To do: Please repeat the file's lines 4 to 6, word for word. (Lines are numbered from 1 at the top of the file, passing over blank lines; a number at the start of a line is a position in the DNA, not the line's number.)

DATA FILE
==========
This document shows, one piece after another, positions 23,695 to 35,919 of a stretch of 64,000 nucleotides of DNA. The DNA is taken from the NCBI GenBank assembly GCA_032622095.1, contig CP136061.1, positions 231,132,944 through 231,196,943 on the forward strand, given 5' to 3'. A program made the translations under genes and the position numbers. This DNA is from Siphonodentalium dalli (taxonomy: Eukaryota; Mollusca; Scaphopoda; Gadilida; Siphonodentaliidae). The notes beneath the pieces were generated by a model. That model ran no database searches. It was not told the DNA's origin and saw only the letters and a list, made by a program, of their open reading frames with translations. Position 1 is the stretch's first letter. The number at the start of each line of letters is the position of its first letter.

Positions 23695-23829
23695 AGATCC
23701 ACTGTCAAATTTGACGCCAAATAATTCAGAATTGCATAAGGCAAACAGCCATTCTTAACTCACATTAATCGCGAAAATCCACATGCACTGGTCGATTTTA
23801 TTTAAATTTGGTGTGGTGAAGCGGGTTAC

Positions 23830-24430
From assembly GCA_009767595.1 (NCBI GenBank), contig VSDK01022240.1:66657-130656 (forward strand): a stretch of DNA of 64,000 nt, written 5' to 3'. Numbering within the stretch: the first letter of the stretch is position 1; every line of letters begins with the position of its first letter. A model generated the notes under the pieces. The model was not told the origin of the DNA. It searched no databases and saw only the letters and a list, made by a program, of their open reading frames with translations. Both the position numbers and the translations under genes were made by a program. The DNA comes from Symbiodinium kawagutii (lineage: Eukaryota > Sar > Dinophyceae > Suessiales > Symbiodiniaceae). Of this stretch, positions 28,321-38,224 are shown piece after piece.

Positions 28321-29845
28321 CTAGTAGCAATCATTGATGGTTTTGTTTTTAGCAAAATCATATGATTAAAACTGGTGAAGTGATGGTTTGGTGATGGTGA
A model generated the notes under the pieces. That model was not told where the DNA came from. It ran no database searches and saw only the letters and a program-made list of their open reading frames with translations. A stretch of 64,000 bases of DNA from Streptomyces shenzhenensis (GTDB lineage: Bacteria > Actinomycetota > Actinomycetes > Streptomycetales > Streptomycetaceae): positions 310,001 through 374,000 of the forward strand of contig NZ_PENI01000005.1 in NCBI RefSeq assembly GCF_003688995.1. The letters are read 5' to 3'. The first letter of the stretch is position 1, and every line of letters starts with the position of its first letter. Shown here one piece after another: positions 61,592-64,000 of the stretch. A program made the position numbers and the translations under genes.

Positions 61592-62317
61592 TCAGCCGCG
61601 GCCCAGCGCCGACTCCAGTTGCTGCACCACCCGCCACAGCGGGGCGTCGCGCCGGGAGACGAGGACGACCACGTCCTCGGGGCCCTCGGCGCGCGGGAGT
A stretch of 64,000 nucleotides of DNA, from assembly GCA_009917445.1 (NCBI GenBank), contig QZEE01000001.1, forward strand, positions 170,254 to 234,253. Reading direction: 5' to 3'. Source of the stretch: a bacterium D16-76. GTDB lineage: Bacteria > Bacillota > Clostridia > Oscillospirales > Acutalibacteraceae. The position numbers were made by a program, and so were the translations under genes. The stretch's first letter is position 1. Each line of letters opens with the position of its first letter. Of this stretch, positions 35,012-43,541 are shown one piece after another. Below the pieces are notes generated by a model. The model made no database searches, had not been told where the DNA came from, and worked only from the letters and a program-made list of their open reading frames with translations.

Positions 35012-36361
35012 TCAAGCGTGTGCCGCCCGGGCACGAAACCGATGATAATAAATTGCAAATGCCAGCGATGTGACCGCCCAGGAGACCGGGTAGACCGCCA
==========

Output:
23701 ACTGTCAAATTTGACGCCAAATAATTCAGAATTGCATAAGGCAAACAGCCATTCTTAACTCACATTAATCGCGAAAATCCACATGCACTGGTCGATTTTA
23801 TTTAAATTTGGTGTGGTGAAGCGGGTTAC

Positions 23830-24430